Catch a severe case of tire envy while watching your preferred form of motorsport? Ponder where all of those used racing slicks go after pit stops and wonder why not to your front doorstep? We feel you.
There’s just something about full-fledged motorsport tires, and their dedicated, uncompromising purpose. There’s no reason that racing slicks exist other than to facilitate speed and neck-bending traction, and that’s just plain cool.
The growth of track days and high-performance driving events has popularized racing slicks more than ever before and actually brought them from the television to the doorsteps of many recreational, amateur performance driving enthusiasts. If you want a dose of the most primo tire compounds in the world, nowadays you can have it, but best know what you’re getting into.
The term “racing slick” is derived from the tread characteristics of the tire – namely, there really aren’t any to speak of.
Instead of the various tread blocks, grooves, and sipes that are a fixture of nearly every other type of tire, racing slicks are characterized by their flat, “slick” tread surface.
Some racing slicks include one or two circumferential grooves (sometimes resembling dashes), but that’s about as diverse as they come in the design department.
The performance driving advantage of a racing slick lies with this uninterrupted tread surface. Under high load and stress, 100% of the tire contact patch is in touch with the road surface. There’s no tread flex, squirm, or traditional tread voids, which work against the traction limit of the tire. A racing slick absolutely maximizes the tire contact patch and therefore grip.
Add a super sticky, high grip tire compound to the slick tread surface, and voila, motorsport magic.
Faster – most often, considerably faster than any other type of tire around.
If operating in the optimum temperature window and in the hands of a capable car and driver combination, racing slicks are unrivaled. Other than boosting your vehicle by about a bazillion horsepower, no other single vehicle modification can deliver such a dramatic performance and lap time gain.
In a lap time exercise involving BFGoodrich performance street tires and racing slicks, professional racing driver Randy Pobst was able to cut almost 6 seconds per lap around a standard length road course when using slicks.
Some racing slicks have achieved “DOT legal” status, meaning that they’re technically eligible for public road use. However, this is one of those “can vs. should” situations, with lots of motivating factors to use racing slicks exclusively where they belong – on the race track.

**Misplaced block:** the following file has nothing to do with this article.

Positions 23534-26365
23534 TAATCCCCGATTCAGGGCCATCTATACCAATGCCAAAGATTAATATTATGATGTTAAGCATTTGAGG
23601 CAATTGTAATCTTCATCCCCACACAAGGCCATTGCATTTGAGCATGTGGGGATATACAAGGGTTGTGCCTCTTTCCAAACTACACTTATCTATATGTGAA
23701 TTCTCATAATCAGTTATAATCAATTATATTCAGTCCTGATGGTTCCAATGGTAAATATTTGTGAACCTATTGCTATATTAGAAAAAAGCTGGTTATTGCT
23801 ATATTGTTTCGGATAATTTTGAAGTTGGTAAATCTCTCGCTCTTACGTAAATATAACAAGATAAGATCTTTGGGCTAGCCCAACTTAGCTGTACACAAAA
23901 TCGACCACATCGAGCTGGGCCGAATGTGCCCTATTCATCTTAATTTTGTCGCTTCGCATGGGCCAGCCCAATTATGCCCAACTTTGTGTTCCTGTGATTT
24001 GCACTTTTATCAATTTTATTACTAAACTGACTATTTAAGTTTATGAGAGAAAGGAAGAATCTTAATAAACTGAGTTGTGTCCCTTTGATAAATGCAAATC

As they say, racing slicks are here for a good time, not a long time.
While they have immense durability and toughness in high performance driving environments, racing slicks will only deliver their strongest grip attributes for so long. Oftentimes, a racing slick will have tread life remaining, i.e., the tire is not worn to the cords, but the grip life is finished.
This is because racing slicks have a finite number of “heat cycles,” which is the process by which the tire compound rises to the optimum temperature range, delivers maximum grip, then cools back down.
How many heat cycles a driver gets from a set of racing slicks is dependent upon a wide variety of factors – vehicle type and weight, driving style, session duration, race track characteristics, speed, and more.
Anyone “investing” in a set of racing slicks should be prepared for very limited shelf life. Advanced recreational drivers can use up a set of racing slicks in just 1-2 track days.
Road racing/road course slicks and drag racing slicks – commonly called drag radials – are available.
The two types of slicks have fundamentally different characteristics due to the intended uses. Drag radials are engineered to deliver maximum longitudinal grip in short bursts. Road racing slicks provide sustained maximum grip under various longitudinal and lateral loads.
No hunt for maximum grip is complete without at least the consideration of racing slicks, but they’re not without tradeoffs. Also, don’t forget, the road racers on TV aren’t paying for their tires. Racing slicks are almost always very expensive just to acquire, let alone use on the regular.
High performance street and track tires like the Nitto NT01 and Michelin Pilot Sport Cup 2 will get you most of the way to a legitimate racing slick, but without quite so much expense and compromise. For the majority of drivers, even those who participate in track days and high performance driving events, these “near slick” hybrid performance tires will be more than enough.
If we can help you focus in on a set of performance tires that will meet your purposes, please don’t hesitate to give us a call at 866-961-8668.